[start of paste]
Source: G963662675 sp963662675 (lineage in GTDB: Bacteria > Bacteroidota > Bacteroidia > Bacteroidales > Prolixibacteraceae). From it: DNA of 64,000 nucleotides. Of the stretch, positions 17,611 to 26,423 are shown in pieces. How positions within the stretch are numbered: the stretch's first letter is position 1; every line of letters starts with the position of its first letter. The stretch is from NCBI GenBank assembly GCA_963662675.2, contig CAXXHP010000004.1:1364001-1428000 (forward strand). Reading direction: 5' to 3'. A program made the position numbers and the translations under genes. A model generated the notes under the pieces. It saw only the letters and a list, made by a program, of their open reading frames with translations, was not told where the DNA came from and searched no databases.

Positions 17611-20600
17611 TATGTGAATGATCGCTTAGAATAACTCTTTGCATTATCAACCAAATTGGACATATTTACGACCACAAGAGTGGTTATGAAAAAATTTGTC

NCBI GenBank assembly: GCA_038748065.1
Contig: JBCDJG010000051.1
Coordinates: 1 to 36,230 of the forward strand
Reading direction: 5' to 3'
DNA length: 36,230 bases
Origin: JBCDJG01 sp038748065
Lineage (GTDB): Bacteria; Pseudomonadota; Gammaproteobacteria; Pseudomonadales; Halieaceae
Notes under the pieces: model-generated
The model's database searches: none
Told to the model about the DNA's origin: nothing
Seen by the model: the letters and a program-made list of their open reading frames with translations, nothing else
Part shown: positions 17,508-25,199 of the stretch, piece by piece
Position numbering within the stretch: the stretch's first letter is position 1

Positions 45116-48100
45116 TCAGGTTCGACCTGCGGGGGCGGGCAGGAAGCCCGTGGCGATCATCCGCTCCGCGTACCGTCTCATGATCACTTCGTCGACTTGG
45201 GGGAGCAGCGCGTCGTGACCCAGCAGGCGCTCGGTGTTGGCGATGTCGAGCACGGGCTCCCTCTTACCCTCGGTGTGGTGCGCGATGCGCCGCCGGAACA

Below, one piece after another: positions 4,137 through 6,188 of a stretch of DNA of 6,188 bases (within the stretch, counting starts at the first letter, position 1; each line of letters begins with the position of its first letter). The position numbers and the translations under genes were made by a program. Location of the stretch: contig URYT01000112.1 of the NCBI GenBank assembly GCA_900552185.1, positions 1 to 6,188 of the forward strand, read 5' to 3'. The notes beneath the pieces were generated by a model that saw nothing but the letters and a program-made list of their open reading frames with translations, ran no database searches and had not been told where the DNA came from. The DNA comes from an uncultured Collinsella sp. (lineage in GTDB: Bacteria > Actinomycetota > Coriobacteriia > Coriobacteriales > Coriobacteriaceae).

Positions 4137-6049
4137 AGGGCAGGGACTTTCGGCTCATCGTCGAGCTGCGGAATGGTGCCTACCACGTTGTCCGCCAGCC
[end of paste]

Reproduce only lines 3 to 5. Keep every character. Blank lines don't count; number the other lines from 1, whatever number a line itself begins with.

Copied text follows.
17611 TATGTGAATGATCGCTTAGAATAACTCTTTGCATTATCAACCAAATTGGACATATTTACGACCACAAGAGTGGTTATGAAAAAATTTGTC

NCBI GenBank assembly: GCA_038748065.1
Contig: JBCDJG010000051.1